Today is US journalist Roxana Saberi’s 32nd birthday. She’s spending it in Iran’s notorious Evin prison, where she’s been since January.
Michelle Malkin reports:
After an hour-long trial, she was sentenced to eight years behind bars for “espionage.” She was initially told she was arrested for buying bootleg wine, and then because she was working as a journalist without a license. She’s now on day five of a hunger strike. Today, one of her defense lawyers was denied access to her.
Saberi is a former North Dakota beauty queen educated at Oxford and Northwestern with an extraordinary background. Here’s some of her work. Her home state newspaper, the Grand Forks Herald, weighs in:
Iran’s imprisonment of Roxana Saberi is an international outrage, a flagrant violation of the norms of civilized conduct. But it should come as no surprise.
The Iranian government has shown its disregard for those norms before. This latest example should give great pause to the Obama administration, which came in to office plainly willing to give Iran the benefit of the doubt — and now has seen Iran repudiate that gesture as it has so many before, with cynicism and contempt.
Saberi, imprisoned since January, has been convicted of spying, news stories reported Saturday. Now, whenever these kinds of accusations surface, there’s always a chance that the accused is guilty and was caught in the act.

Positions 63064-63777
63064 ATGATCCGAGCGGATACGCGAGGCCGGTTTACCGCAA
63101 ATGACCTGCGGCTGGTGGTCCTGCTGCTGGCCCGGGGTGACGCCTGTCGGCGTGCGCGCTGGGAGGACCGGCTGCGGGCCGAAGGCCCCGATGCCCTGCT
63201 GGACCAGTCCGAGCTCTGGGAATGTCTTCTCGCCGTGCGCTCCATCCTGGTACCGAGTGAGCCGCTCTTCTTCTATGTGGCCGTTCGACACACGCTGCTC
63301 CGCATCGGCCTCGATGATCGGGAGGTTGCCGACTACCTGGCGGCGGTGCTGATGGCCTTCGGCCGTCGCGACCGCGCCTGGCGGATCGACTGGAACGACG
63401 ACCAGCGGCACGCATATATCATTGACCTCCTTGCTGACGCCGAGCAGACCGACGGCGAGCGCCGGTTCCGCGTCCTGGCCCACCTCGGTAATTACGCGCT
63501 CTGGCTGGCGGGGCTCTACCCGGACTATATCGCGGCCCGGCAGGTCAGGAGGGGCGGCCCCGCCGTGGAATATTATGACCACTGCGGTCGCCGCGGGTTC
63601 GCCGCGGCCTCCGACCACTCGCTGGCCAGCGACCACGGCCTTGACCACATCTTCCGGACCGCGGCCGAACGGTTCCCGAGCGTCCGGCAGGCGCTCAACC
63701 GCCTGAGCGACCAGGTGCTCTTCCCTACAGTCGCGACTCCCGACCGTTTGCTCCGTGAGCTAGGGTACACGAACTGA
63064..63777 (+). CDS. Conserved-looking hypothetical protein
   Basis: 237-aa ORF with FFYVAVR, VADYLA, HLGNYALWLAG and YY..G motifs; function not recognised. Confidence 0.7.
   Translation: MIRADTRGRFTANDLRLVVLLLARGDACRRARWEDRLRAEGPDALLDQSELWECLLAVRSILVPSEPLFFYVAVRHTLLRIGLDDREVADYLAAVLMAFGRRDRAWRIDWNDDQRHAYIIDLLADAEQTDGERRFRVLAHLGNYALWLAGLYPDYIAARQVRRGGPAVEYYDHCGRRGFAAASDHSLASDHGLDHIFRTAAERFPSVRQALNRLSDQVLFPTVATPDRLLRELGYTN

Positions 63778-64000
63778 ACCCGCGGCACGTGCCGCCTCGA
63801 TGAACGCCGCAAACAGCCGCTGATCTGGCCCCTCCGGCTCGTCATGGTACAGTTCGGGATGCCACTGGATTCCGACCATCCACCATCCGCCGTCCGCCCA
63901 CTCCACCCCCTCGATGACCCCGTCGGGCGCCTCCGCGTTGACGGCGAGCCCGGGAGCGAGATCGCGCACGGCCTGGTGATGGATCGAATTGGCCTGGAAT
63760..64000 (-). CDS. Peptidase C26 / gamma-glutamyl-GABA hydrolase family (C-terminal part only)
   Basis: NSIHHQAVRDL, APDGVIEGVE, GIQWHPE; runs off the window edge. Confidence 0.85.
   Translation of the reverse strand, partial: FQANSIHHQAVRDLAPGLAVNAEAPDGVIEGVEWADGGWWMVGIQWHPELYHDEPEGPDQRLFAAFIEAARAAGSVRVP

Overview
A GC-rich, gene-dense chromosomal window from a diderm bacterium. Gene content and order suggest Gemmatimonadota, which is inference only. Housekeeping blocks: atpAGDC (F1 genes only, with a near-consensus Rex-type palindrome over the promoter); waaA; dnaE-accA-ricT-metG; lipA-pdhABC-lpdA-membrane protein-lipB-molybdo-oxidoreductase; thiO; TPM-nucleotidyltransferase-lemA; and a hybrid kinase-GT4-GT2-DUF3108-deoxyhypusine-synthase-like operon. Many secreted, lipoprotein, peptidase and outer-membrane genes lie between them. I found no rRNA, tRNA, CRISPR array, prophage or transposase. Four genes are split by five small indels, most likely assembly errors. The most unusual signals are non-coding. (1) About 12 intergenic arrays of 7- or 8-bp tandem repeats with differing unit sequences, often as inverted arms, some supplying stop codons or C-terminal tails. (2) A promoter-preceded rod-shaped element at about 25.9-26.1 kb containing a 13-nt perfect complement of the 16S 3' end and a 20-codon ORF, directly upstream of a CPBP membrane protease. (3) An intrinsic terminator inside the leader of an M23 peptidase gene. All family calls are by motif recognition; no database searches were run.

But in this case, that chance seems vanishingly small. There are ways to credibly accuse and convict someone of espionage, but the Iranian court system has not employed them. Just the opposite: It has mocked those norms by disregarding their substance, while using the norms’ vocabulary — “trial,” “attorney,” “defense” and so on — to give the government’s actions a patina of justice.
Here is all one needs to know about justice as it seems to be practiced in modern Iran. The quote is from a story in Sunday’s New York Times:
“Ms. Saberi’s father, Reza Saberi, who came to Tehran two weeks ago from Fargo, N.D., to secure her release, said Sunday that neither she nor her lawyer was aware that the trial was taking place last Monday until after it was under way.
“‘The lawyer was only told to go meet Roxana last Monday,’ he said in a telephone interview. ‘No one knew that they were trying her. Roxana found out 15 minutes into the session that she was being tried.
“‘None of them, neither Roxana nor the lawyer, were ready to defend her.’
“Mr. Saberi said that the trial took less than an hour as he waited outside the courtroom, believing that the lawyer was only meeting his daughter in the presence of the judge.”
So: Saberi didn’t know she was on trial until after the trial started. She met her defense lawyer the very day of her “trial.” Neither Saberi nor her lawyer had any time whatsoever to prepare her defense.
And the proceedings took less than an hour.
No conviction by such a kangaroo court can be believed.
More on the blogburst at Michelle Malkin.